Language is a Clever Trap by Carey Smith

Language is a clever trap. Although it is unavoidable and can be used for liberation, we must develop skills to avoid the trappiness of the trap.

Language abstracts our physical surroundings into words. These words can be set within the flow of time, providing us with the concepts of past, present, and future. Words make possible such cognitive activities as plans and goals, memories, critical analysis, etc. With our vivid imaginations and the abstractions words provide us, we have built civilizations!

Gregory Bateson makes a distinction between the physical landscape our bodies inhabit, and the mental landscape in which language originates. The physical landscape is a world of things and is governed by forces and impacts. It is how it is, no matter the words we use to describe it. The mental landscape is a world of relationships and patterns, and is governed by differences and distinctions. The mental landscape is a world of explanation, of metaphor (and what is language if not metaphor?). The mental landscape maps the territory of the physical landscape (and in doing so, there is always something left out.) It is the information that is different that makes the map. But it is merely a map. In the mental landscape, there are no things.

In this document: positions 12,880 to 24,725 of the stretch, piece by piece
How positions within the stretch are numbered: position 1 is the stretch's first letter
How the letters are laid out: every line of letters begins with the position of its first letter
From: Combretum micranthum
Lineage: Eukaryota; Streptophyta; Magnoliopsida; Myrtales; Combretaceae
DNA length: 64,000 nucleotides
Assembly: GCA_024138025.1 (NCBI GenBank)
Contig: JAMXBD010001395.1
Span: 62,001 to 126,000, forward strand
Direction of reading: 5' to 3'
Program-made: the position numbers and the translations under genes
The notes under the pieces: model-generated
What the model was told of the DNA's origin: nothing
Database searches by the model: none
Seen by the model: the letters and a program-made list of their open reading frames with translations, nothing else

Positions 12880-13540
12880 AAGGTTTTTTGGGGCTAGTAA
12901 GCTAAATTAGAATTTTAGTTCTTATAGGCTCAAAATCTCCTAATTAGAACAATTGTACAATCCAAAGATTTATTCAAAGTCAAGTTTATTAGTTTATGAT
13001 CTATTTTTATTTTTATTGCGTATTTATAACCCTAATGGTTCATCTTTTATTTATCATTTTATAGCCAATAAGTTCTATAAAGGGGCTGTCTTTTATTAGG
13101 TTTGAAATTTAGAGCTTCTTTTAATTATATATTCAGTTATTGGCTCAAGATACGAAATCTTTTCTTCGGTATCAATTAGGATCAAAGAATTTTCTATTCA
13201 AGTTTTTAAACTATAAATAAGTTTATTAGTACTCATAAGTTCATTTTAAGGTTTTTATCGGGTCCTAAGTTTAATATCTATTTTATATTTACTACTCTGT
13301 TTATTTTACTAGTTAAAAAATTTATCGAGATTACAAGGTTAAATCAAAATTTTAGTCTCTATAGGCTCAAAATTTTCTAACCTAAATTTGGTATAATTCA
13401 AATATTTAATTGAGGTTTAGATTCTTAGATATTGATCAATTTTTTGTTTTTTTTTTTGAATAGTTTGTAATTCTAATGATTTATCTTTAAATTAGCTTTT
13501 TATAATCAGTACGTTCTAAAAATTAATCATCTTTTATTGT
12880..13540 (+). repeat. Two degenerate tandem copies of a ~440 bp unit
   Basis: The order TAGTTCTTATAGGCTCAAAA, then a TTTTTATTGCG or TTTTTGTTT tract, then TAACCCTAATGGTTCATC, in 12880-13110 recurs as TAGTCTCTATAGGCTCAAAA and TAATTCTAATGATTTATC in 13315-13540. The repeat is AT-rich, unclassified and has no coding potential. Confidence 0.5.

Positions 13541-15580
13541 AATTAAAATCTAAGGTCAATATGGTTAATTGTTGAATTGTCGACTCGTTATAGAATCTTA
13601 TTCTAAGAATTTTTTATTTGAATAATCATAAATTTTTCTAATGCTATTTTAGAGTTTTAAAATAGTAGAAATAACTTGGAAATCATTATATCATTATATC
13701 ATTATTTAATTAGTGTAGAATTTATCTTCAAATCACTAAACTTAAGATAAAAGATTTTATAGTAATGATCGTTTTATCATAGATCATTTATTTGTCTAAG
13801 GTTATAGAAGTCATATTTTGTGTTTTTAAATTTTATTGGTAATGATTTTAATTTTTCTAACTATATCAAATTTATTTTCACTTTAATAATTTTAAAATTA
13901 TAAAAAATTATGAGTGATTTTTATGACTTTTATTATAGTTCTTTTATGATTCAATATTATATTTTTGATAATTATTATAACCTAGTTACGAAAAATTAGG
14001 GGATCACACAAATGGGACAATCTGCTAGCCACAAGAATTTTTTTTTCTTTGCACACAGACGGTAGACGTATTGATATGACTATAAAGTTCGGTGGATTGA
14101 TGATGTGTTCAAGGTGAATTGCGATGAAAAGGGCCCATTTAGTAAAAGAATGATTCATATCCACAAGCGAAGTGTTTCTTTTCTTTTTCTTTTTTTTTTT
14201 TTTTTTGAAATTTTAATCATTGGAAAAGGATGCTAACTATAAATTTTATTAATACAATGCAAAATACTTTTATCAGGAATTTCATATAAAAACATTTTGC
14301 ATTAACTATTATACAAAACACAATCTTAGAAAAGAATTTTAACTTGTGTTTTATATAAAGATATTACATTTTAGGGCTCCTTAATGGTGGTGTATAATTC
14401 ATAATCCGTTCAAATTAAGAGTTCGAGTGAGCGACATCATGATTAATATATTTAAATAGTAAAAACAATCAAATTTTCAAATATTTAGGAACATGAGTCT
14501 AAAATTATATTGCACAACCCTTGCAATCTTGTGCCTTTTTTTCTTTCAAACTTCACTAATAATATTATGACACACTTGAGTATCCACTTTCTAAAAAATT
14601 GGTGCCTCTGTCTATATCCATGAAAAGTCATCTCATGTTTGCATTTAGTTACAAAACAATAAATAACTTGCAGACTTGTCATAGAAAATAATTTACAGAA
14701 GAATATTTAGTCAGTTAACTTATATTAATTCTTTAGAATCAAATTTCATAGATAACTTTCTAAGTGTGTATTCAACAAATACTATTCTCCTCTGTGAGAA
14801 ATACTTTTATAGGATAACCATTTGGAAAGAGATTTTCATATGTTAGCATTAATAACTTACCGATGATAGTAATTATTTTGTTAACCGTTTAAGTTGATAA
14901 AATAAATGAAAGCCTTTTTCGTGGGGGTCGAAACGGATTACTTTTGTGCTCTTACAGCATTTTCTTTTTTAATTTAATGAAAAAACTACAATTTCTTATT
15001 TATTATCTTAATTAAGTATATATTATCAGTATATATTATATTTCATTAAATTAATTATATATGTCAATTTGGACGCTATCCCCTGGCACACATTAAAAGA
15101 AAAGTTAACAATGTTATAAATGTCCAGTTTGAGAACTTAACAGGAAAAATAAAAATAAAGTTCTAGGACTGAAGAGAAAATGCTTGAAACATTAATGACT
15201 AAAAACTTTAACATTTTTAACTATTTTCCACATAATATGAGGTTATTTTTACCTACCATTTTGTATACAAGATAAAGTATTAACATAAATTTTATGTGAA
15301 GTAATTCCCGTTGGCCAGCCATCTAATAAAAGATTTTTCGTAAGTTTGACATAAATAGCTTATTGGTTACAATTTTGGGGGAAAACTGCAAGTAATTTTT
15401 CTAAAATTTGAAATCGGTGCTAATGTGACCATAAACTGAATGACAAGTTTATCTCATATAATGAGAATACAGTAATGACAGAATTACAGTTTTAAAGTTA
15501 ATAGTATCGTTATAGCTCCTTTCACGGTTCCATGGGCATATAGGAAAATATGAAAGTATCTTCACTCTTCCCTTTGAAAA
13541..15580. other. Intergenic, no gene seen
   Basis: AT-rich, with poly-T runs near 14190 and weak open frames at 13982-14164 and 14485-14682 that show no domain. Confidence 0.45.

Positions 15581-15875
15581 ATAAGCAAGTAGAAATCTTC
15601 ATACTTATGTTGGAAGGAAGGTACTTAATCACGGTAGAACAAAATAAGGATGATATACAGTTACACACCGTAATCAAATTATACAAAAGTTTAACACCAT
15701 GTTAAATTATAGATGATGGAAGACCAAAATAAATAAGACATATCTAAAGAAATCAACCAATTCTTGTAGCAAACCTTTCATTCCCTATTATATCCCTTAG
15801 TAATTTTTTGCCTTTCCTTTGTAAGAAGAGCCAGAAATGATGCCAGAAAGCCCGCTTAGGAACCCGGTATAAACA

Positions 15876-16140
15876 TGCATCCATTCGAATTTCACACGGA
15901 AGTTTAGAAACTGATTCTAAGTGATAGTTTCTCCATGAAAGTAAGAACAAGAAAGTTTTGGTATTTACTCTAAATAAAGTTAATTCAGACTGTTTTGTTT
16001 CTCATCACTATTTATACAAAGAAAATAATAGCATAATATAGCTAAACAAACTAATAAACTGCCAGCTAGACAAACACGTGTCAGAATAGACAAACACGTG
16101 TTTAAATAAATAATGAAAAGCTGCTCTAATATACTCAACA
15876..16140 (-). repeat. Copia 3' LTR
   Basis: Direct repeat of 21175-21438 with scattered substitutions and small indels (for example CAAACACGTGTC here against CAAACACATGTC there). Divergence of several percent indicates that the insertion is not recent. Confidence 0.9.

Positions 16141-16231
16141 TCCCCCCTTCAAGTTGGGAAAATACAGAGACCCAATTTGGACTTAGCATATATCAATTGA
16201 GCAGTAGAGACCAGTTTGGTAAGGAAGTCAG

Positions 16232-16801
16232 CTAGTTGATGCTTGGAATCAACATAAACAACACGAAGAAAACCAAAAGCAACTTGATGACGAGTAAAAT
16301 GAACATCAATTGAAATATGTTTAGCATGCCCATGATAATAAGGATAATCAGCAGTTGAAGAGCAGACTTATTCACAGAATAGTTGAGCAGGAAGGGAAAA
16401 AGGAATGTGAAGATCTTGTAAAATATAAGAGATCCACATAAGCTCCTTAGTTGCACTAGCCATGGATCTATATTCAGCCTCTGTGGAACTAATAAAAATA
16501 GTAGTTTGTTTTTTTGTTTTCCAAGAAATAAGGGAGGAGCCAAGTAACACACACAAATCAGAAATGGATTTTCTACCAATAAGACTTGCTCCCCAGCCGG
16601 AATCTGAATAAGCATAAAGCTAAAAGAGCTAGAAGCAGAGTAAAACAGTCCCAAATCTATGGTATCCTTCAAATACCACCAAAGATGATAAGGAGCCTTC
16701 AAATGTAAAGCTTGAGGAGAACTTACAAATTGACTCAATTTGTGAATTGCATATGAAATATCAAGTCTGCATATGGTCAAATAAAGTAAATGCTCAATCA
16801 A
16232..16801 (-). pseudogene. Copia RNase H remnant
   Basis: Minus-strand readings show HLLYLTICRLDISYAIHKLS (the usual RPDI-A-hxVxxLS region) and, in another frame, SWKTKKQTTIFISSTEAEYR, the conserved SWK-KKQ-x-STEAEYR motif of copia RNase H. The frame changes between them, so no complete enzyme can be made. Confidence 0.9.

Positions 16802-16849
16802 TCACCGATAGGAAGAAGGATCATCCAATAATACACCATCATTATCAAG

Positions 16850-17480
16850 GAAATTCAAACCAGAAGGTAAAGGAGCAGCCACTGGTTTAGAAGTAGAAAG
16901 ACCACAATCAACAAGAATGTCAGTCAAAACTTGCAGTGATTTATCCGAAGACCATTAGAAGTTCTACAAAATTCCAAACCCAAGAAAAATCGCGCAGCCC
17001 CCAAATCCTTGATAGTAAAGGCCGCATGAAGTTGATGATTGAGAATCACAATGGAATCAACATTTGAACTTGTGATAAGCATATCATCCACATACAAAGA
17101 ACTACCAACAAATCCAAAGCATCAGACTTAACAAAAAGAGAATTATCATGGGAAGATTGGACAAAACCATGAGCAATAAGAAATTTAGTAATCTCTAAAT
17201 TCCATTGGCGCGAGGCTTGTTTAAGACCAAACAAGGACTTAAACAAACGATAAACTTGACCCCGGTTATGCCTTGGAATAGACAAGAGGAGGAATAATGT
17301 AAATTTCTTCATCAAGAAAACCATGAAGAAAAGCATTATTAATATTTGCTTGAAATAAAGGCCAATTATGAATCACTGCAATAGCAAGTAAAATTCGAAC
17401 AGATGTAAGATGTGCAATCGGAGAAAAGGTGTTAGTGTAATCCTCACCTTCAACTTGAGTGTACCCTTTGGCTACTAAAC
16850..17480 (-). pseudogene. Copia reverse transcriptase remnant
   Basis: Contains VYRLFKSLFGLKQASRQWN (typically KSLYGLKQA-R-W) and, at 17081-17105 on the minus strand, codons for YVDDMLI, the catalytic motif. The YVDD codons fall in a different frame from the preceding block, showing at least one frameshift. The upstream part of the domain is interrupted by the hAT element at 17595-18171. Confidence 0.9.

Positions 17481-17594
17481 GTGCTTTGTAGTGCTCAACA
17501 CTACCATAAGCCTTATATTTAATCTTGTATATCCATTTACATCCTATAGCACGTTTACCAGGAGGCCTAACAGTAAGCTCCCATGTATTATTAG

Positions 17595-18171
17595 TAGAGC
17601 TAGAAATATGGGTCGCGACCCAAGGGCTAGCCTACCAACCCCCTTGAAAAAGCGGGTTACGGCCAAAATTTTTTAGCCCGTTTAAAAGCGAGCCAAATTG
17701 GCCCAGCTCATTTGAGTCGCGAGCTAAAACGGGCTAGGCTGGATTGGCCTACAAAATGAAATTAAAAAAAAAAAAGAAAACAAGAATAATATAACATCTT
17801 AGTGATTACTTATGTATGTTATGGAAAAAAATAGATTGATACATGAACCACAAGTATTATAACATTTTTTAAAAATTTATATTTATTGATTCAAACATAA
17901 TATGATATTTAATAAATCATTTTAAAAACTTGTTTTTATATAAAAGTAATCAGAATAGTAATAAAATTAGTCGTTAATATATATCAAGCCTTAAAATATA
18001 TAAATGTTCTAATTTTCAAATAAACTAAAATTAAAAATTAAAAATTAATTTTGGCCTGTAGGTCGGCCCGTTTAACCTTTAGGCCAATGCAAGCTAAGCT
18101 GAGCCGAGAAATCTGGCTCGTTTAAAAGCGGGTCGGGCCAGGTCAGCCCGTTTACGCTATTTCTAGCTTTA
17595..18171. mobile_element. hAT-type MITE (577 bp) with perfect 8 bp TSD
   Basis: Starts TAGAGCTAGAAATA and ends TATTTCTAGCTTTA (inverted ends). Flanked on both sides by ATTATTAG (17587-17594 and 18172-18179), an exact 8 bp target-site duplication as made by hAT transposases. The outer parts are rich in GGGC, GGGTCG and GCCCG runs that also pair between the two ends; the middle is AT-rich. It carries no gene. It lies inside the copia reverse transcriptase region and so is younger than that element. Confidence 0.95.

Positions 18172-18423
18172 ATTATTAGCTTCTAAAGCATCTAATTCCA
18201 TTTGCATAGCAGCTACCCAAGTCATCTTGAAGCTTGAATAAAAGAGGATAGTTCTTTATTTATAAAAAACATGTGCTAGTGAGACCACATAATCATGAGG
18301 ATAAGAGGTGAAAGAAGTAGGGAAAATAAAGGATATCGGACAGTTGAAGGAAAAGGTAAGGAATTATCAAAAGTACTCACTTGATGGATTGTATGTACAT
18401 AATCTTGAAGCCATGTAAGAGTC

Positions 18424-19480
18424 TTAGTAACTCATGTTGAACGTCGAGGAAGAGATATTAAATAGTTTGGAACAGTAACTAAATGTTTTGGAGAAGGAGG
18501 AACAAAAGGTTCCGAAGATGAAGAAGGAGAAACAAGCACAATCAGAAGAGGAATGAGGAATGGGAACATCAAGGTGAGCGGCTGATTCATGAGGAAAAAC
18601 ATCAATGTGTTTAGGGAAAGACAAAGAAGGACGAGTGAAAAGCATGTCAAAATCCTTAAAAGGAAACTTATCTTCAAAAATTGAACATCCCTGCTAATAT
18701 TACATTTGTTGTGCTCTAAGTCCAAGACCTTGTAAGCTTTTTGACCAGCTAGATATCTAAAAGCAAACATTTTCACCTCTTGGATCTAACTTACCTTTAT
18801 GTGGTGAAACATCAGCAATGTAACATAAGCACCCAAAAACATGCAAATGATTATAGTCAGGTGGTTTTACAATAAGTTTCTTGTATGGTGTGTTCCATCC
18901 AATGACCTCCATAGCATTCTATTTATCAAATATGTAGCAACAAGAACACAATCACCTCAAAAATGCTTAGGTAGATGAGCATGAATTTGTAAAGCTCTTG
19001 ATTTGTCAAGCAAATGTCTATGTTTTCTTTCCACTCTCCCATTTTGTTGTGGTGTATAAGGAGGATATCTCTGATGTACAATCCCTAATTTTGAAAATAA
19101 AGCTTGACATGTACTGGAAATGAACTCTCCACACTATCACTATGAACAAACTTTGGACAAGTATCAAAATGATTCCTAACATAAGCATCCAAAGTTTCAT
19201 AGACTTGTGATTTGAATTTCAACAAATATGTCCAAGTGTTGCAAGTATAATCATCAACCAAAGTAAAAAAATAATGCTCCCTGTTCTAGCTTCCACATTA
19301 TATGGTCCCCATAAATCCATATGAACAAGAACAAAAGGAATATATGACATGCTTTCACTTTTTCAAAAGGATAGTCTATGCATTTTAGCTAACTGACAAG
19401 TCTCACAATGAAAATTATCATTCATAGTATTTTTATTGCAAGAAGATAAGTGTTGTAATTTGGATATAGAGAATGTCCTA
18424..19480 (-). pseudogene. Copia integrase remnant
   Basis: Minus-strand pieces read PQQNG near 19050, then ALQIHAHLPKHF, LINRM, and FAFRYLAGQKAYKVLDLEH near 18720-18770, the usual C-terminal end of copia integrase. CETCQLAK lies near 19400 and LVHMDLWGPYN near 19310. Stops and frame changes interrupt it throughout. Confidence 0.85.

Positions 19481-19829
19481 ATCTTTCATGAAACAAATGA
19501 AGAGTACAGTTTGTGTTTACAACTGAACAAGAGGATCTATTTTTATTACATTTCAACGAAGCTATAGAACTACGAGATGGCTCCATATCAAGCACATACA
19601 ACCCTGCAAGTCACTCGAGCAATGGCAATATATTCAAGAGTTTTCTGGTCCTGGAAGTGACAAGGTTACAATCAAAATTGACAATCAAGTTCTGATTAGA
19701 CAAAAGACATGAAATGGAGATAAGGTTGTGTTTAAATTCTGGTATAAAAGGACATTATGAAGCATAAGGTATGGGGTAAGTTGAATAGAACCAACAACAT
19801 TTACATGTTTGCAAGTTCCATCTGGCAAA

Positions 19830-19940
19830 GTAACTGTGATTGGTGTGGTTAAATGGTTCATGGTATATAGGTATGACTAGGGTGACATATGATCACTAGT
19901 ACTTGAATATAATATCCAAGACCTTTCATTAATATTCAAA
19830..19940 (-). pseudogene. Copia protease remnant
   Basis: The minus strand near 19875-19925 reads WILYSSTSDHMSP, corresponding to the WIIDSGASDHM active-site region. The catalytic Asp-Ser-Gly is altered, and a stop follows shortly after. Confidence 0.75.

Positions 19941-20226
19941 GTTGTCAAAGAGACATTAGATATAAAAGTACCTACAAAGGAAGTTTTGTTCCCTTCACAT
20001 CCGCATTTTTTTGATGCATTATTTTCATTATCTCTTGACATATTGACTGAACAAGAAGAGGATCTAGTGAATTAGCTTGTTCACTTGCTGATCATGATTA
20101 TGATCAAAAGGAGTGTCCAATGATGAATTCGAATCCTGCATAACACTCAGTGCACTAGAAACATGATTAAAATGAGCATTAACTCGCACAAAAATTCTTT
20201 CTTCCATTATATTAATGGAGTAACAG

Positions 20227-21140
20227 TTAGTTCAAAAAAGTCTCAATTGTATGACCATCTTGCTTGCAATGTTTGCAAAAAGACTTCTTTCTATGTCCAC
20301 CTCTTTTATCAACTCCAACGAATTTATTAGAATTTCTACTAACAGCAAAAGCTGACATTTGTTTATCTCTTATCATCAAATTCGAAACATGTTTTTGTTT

We’ve been admonished to remember that the map is not the territory any more than the menu is the meal. G. Bateson also points out that the name of the thing is not the thing. As Juliet asks, “What’s in a name? That which we call a rose by any other name would smell as sweet.” Describing inanimate objects with words is not so confusing, but using words to describe processes and relationships is a bit more tricky, and lures us deeper into the trap. What does “courage” mean? What about “hope” or “faith”? And there are our culture’s presumed dichotomies: right and wrong, good and evil, justified and immoral. These dichotomies have become effective traps for reducing populations and degrading land, i.e., in the form of wars—all logically and rationally justified using grand words to describe peculiar abstractions unique to a dominant and dominating culture of humanity. As G. Bateson points out, “right” and “wrong” are attributes of relations between items, not attributes of the items themselves, though some people impose upon the world this premise.

G. Bateson also asserts: “If we want to be able to talk about the living world (and ourselves), we need to master the discipline of descriptions and references in this curious language that has no things in it but only differences and relationships. Only if we do so will we be able to think sensibly about the matrix in which we live, and only then will we recognize our affinity with the rest of the world and deal with it ethically and responsibly. Not only do we misread and mistreat meadows, oceans, and organisms of all kinds, but our mistreatments of each other are based on errors of the general order of not knowing what we are dealing with, or acting in ways that violate the communicative web.”